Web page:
Dismiss Notice
Join Physics Forums Today!
The friendliest, high quality science and math community on the planet! Everyone who loves science is here!

Volume of a solid

  1. Jun 29, 2003 #1

    Dx

    User Avatar

    3) Find the volume of the solid that lies below the surface z = f(x,y) and above region in xy plane: z = 3+cos(x) + cos(y); x = 0; x = PI; y = 0; y=PI.

    V=double integral_R f(x,y)dA; f(x,y)= 3 + cos(x) + cos(y); 0<= x <= PI and 0 <= PI so V = integral PI ro 0 (integral PI to 0 (3 + cos(x) + cos(y))dy)dx = ???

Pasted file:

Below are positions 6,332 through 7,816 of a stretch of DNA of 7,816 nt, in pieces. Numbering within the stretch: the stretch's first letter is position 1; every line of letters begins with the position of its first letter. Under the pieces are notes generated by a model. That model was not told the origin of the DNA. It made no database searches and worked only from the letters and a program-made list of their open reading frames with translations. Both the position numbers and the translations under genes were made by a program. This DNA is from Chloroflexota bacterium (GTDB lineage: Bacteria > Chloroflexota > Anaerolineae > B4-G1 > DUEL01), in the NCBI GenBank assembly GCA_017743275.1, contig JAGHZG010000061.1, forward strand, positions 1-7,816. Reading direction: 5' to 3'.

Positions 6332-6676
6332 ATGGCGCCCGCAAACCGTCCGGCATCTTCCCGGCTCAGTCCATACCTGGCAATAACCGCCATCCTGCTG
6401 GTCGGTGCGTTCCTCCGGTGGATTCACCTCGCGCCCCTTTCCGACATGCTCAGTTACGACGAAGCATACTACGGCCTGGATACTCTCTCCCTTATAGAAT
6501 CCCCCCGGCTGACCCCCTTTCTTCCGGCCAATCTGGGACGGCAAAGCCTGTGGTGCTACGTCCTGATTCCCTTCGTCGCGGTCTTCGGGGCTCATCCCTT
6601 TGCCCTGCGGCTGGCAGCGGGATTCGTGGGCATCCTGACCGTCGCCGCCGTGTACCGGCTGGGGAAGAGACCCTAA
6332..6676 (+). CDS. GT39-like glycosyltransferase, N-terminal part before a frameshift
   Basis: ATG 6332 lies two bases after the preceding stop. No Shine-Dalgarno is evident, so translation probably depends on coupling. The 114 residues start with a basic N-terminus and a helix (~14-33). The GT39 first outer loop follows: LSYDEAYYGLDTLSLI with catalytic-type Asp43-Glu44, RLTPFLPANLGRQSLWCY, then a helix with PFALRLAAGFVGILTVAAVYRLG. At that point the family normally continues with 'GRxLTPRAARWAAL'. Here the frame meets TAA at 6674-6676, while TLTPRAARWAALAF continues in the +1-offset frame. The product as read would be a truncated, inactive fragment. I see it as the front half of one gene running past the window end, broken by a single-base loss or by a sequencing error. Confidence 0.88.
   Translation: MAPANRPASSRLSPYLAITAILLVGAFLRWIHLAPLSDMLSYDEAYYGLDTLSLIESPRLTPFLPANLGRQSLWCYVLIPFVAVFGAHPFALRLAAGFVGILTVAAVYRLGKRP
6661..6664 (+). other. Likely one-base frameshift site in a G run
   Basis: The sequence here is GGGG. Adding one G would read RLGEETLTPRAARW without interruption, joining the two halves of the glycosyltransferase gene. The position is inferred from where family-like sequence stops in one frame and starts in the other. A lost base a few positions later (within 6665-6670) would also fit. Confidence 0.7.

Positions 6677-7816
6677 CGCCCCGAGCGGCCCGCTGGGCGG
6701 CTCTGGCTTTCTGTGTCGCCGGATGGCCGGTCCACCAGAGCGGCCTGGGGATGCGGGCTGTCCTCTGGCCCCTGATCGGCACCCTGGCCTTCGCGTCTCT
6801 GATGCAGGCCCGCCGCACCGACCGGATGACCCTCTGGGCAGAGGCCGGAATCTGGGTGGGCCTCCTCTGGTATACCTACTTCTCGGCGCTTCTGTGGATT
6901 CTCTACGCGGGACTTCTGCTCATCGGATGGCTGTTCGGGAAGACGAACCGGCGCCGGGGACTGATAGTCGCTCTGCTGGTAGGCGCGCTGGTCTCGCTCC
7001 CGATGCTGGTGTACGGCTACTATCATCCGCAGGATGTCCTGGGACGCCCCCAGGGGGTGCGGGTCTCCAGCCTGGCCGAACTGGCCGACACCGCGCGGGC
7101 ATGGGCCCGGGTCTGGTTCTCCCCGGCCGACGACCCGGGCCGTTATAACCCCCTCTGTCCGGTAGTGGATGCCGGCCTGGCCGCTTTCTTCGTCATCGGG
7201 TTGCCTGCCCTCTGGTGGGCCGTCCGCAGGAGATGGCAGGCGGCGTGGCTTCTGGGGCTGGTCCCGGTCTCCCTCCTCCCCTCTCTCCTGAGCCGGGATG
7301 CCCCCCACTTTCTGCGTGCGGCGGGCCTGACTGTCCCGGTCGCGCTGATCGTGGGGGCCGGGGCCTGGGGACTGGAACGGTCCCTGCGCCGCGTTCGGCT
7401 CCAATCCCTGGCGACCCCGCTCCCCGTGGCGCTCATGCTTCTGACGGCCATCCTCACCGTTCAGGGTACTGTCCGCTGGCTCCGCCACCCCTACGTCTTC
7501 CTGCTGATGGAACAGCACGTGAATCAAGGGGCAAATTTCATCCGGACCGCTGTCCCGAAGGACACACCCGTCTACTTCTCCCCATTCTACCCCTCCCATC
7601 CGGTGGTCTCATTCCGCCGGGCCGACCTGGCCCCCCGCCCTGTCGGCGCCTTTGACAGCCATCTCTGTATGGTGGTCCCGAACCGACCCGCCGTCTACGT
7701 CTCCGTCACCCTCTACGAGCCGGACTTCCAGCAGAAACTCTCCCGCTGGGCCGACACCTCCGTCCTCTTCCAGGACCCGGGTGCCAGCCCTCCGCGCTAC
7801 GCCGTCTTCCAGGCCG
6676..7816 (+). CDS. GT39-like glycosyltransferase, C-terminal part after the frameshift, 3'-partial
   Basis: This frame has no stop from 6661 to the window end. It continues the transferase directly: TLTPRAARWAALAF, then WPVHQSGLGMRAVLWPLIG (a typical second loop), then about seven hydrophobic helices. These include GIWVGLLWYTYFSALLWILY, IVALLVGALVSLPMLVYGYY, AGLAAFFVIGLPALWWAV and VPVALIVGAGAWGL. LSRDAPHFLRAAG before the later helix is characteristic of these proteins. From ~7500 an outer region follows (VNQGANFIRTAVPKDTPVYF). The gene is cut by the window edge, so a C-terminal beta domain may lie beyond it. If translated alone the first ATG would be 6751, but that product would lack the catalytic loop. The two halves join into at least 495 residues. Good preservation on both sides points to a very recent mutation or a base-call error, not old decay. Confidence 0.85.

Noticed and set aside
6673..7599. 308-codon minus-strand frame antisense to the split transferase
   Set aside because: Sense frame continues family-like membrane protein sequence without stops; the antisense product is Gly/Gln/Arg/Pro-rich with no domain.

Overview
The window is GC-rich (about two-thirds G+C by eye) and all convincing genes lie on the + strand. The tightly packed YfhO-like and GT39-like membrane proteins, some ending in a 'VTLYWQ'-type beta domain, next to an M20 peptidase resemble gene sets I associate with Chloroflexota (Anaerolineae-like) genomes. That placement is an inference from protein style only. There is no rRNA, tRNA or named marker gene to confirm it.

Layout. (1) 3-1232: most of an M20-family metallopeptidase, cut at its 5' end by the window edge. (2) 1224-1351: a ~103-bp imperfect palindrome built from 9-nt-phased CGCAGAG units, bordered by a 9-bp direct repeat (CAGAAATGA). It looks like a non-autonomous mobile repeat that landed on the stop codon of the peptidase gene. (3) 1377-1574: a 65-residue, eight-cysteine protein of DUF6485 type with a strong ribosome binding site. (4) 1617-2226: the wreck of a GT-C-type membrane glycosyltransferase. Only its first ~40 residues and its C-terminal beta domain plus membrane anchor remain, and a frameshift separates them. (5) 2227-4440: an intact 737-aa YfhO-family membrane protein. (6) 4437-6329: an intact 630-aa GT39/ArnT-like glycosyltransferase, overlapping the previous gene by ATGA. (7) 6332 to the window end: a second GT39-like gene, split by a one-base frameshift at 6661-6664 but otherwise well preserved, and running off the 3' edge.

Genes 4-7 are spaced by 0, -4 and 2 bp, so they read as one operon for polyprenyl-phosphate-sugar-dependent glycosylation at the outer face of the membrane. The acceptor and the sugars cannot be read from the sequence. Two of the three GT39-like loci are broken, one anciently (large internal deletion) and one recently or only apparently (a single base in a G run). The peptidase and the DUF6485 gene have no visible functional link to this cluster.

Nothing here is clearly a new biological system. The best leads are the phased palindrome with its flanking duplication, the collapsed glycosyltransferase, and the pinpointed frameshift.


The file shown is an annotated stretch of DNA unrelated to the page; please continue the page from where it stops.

I am using a example in my book but am stuck here or confused if I am going in the right direction. plz help?
    Thanks!
    Dx :wink:
     
  2. jcsd
  3. Jun 30, 2003 #2

    HallsofIvy

    User Avatar
    Science Advisor

    The only comment I would make is that it would make more sense to integrate from 0 to pi than from pi to 0!

    Of course, since cos(x) and cos(y) are never less than -1,
    3+ cos(x)+ cos(y) is never 0 so the function surface is always above the x,y plane.

    Now, go ahead and do the integral. (I get 3pi2.)
     
Share this great discussion with others via Reddit, Google+, Twitter, or Facebook